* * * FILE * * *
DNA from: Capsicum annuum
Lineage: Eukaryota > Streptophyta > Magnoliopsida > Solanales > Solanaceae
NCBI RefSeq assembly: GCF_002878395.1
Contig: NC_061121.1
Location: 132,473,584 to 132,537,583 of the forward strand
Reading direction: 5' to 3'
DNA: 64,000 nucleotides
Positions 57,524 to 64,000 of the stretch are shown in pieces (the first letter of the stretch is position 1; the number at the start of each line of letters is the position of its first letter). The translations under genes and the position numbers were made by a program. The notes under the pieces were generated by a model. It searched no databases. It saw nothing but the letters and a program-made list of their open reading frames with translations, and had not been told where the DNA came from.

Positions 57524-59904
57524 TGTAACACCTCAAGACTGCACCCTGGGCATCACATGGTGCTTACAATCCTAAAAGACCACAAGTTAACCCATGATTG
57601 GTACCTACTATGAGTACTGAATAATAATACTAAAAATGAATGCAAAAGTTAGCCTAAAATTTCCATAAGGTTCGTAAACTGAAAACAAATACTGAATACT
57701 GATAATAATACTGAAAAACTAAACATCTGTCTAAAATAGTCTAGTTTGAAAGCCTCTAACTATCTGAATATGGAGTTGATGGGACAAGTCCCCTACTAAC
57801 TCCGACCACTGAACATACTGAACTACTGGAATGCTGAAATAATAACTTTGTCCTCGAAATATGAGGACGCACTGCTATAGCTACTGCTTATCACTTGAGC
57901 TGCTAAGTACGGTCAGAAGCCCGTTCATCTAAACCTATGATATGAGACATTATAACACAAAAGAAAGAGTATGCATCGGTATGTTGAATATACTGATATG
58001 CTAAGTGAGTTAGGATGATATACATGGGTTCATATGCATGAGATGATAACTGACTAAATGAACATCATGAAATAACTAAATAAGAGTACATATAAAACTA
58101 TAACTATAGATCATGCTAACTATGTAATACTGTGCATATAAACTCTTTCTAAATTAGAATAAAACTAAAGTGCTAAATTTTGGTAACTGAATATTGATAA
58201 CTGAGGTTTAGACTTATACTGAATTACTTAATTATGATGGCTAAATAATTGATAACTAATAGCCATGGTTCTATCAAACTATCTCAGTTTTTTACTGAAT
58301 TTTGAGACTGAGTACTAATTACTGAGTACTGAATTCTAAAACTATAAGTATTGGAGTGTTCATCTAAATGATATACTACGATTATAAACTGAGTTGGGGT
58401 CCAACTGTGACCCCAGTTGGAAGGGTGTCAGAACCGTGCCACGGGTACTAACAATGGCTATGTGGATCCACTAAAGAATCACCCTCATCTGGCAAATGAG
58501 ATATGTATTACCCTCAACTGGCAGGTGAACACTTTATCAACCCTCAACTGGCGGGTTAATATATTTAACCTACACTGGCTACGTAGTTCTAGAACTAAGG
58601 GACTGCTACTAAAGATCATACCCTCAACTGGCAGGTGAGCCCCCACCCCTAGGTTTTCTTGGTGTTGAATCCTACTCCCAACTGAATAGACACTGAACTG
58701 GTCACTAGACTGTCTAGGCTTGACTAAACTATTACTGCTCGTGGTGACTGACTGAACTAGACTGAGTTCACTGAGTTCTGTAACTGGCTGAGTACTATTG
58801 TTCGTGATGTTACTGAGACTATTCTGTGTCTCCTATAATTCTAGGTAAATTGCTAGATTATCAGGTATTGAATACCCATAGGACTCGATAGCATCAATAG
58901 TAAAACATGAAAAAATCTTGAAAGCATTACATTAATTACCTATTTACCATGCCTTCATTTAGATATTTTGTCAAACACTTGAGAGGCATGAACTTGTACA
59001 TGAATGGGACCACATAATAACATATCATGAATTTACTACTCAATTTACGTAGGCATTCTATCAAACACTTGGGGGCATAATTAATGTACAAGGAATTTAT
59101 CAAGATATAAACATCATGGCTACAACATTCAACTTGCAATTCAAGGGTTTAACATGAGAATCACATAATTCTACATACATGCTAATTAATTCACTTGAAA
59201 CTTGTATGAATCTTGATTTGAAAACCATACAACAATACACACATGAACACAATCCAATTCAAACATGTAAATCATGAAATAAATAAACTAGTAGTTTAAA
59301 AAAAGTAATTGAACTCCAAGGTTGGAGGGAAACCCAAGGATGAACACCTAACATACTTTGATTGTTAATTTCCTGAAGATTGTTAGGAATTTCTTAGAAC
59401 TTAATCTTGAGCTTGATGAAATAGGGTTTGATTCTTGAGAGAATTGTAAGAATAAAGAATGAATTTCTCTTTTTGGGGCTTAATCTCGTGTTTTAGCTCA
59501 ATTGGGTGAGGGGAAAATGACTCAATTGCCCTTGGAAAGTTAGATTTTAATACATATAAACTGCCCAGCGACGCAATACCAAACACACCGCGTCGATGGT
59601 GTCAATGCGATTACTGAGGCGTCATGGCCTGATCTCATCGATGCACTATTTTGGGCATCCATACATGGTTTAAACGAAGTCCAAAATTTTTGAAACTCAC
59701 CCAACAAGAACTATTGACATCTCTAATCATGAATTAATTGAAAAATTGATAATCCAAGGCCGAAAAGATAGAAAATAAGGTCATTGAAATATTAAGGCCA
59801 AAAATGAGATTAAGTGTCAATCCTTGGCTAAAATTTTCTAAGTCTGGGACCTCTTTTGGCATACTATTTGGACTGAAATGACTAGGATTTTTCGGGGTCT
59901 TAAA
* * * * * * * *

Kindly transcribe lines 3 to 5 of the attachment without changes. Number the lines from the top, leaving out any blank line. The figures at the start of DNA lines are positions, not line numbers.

NCBI RefSeq assembly: GCF_002878395.1
Contig: NC_061121.1
Location: 132,473,584 to 132,537,583 of the forward strand